“If you don’t like fruit cake, it’s because you’ve never had a good one.”
It’s fruit cake time again! Eyes roll, but it’s time to learn the truth about this delicacy. Erma Bombeck misled an entire generation.
The late columnist theorized that everyone hated fruitcake and that there were really only four or five fruitcakes making the rounds in the country. If you didn’t give yours up by year’s end, something terrible would happen to you.
Bombeck’s column fortified fruit cake’s bad reputation. However, as my sister Kate says, “If you don’t like fruit cake, it’s because you’ve never had a good one.” I’ve just returned from a weekend at her country place making a really good one. “Black Fruit Cake” is a recipe inherited from our mother. We’ve been doing this for seven years now, ever since I moved to New Mexico.
It’s quite a project, and we double the recipe to gift family and friends who have long been in the “fruitcake loop.” We just added Jeff to the list. Kate’s good-looking neighbor, he was dealing with his 50th birthday Saturday and sat down to visit with us for a while as we worked.
Jeff is one of those unusual guys who can do anything with his hands, and he had come over to assess a troubled washing machine. He has constructed from scratch over the last few years his attractive homestead on the adjoining property. He drove over in a Tracker he had assembled from three vehicles.
Our lively conversation ranged widely. Among the many topics were the conflict in the Middle East and Jeff’s experience in the Gulf War, suppressed archeological finds, biblical prophecy, and Japanese auto engineering. We were pleased to learn that he disapproves of “doctor-enhanced women.”
We were also pleased to learn that he loves fruitcake. He used to take it hunting in Wisconsin. We agreed that its high caloric content would make it great survival rations. We may make up a big batch and bury it here and there, just in case.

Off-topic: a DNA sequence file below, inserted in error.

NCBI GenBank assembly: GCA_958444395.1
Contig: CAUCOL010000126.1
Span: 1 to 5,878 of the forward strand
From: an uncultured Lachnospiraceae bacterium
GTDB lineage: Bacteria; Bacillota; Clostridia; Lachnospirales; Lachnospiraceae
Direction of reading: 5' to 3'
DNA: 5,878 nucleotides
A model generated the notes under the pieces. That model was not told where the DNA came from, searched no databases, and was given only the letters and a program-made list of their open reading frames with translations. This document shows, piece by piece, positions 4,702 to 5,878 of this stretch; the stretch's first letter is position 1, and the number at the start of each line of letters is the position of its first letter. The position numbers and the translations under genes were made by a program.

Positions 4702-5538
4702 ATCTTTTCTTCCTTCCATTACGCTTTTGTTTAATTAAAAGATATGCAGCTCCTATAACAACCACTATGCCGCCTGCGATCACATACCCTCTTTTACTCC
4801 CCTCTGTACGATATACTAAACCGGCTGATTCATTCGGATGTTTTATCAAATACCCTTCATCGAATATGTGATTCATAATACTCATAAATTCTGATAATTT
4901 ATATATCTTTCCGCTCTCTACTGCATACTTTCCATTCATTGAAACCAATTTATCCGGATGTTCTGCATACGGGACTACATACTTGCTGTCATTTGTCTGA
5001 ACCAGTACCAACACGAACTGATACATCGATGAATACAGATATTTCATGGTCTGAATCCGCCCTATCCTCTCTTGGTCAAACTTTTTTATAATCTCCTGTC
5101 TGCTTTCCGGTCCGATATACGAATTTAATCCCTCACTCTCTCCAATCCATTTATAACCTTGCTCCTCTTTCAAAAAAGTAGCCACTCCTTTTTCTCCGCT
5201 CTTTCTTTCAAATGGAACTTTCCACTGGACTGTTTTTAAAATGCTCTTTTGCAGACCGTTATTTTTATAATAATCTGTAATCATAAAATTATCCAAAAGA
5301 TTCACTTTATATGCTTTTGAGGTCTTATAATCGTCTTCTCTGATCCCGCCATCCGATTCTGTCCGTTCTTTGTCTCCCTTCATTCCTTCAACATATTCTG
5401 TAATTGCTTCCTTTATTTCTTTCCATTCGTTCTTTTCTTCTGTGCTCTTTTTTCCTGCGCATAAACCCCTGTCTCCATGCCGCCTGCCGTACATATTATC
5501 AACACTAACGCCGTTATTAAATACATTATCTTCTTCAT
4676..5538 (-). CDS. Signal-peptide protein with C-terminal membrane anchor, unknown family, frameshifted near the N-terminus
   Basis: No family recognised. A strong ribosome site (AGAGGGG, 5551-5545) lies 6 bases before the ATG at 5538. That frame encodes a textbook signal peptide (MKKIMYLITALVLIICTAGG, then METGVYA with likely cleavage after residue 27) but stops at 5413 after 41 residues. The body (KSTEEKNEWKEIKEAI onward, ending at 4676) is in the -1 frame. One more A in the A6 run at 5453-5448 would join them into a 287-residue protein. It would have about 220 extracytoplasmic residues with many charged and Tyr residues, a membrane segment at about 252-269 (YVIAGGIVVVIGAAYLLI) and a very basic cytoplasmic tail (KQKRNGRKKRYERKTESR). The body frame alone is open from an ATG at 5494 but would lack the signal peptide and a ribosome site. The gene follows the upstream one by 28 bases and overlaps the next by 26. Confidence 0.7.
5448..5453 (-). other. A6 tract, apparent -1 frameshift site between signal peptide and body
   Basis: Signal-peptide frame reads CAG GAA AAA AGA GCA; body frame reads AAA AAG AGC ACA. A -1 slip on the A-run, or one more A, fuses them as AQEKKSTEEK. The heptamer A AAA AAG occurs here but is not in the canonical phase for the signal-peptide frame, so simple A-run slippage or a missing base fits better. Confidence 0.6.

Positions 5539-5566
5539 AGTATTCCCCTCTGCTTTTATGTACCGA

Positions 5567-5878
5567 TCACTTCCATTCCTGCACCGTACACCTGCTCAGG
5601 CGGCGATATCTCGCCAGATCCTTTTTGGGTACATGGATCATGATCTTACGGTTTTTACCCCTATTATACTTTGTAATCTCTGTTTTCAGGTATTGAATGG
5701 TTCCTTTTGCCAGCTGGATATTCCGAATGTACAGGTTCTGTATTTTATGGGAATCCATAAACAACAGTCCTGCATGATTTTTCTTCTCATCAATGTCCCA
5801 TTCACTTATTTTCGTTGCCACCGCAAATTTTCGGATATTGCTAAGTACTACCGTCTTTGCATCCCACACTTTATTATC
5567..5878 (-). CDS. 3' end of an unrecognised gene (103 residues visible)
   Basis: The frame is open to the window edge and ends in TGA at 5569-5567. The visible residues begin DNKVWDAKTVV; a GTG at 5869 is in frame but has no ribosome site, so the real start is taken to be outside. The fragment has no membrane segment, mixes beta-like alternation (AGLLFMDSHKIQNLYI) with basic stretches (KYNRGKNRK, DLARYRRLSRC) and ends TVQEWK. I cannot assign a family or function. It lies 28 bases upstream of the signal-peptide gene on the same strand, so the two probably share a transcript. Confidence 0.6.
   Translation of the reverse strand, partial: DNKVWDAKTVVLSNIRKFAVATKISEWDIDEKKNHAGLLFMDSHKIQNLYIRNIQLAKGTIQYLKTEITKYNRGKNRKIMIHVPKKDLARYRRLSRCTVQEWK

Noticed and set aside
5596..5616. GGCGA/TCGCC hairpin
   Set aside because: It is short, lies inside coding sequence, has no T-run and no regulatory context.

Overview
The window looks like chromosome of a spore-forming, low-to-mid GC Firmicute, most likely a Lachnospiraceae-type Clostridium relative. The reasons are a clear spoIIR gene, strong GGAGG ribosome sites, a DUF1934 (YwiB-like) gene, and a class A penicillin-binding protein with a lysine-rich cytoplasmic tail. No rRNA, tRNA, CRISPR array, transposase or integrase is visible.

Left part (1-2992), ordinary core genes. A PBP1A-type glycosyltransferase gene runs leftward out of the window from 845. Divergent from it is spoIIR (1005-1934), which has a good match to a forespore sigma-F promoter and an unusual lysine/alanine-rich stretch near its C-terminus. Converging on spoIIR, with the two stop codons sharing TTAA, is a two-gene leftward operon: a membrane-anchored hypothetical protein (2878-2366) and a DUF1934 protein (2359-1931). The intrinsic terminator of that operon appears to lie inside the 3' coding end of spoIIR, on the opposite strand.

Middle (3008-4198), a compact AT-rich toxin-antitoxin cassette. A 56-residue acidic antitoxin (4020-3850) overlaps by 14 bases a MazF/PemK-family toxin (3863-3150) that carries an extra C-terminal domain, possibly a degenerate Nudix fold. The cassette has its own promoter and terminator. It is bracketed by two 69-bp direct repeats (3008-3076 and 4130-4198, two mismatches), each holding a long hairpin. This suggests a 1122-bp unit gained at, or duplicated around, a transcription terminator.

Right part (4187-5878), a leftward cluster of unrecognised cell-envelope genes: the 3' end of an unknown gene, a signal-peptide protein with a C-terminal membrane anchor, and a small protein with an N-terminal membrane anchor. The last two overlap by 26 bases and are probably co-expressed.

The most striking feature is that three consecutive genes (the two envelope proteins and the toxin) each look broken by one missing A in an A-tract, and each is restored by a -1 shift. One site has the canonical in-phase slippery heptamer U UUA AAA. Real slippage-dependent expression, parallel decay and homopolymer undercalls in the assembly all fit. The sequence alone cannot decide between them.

I was chopping fruit and nuts while we talked, and Kate was making batter. We really enjoyed the visit, which made the time pass quickly. When Jeff left, however, we still had hours of work before us. The making of this fruit cake is a major project, and I gathered details this year, knowing that I would write about it.
Our recipe has brandy and molasses in it as well as the usual spices, nuts, and candied fruit. I bought dates, pecans, raisins, and currants at the store, but this year Kate ordered the fruit (red and green cherries, pineapple, and citron) by mail. The citron was shipped from Italy, and the rest came from a farm in Wapakoneta, Ohio. It was all fresher than usual, so the cake should be especially good.
Once everything has been chopped and the batter finished, we combine it in a big pot. Wearing new rubber gloves, I plunged in to mix the 23 pounds of dough by hand. Then it has to rest in the refrigerator overnight. The activities of the first day, including clean-up, took five hours; and so did the baking of 18 loaves today. The cost of the ingredients comes to about $100.
So our Black Fruit Cake is rich on many different levels. It is, for one thing, hands down the best fruit cake I’ve ever eaten. And if food is enhanced by the pleasure that goes into its creation, this cake must be nourishing in ways hard to imagine. It is imbedded with the experience of our fine time with Jeff and of the view of flocks of robins and mountain bluebirds visiting Kate’s pond. It has also been enriched by the sisters’ memories and the usual sharing of new knowledge as we visit. And it is a testament to a familial appetite for work. I cannot imagine buying a lesser version, ever, at the store. Maybe it’s the store-bought version that has given fruit cake a bad name. Black Fruit Cake would be a revelation.